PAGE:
The standard way is to put the credentials into a config file, and attempt to protect the config file from being more readable than the perl file. This offers a moderate increase in security; for example, the code may be in source control and accessible to developers, the config file wouldn't be. The code needs to be in the web server's cgi root, and possibly downloadable under certain misconfigurations, and the config file needn't be.
The ambitious way is to reversibly encrypt the credentials and put them into a config file. Of course, anything reversibly encrypted can be decrypted. The BladeLogic application did this, and it was trivial (<1 day) for me to de-compile their Java enough to find out the function to decrypt credentials and use it to decrypt them to my satisfaction. Not a mark against them; that's just the name of the reversibly encrypted game.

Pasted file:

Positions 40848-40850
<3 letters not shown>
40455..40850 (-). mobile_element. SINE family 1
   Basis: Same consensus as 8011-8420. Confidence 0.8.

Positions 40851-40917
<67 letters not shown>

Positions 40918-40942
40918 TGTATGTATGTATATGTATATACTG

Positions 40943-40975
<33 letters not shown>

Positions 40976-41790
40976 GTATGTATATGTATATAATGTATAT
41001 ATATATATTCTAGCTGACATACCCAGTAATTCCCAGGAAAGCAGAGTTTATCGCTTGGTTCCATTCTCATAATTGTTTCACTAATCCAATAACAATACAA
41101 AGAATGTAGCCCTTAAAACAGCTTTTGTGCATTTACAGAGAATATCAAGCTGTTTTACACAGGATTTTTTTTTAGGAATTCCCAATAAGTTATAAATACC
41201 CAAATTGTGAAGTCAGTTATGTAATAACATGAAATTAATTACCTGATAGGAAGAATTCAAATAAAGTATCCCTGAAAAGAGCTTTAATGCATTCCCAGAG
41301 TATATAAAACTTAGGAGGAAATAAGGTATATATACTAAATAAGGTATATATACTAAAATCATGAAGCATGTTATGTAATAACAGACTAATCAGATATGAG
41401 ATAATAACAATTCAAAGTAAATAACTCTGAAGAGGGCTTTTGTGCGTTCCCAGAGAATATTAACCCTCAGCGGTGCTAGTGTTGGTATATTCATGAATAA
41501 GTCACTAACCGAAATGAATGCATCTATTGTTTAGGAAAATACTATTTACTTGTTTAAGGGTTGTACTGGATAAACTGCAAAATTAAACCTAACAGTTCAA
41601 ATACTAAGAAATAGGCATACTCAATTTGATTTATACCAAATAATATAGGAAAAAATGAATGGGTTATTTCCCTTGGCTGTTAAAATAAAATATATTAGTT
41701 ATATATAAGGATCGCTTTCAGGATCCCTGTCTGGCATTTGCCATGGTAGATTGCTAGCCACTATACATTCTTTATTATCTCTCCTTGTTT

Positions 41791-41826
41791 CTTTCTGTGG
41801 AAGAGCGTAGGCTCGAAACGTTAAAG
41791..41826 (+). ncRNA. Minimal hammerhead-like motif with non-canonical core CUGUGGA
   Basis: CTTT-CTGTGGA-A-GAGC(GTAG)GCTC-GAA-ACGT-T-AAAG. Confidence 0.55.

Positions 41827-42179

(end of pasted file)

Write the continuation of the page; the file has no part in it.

Another option is to use OS-based authorization in concert with strictly limited database restrictions. For example, limit the database client user's access to a set of stored procedures to limit the potential for abuse, and allow that user to access the database without a password. This doesn't work if you're doing client-server over the network, which limits how often it's useful. Also, people tend to look more askance at "passwordless" OS-user access than they do at writing the password down willy-nilly. It is not completely logical, but there are standards that say all database users must have passwords, so that's that.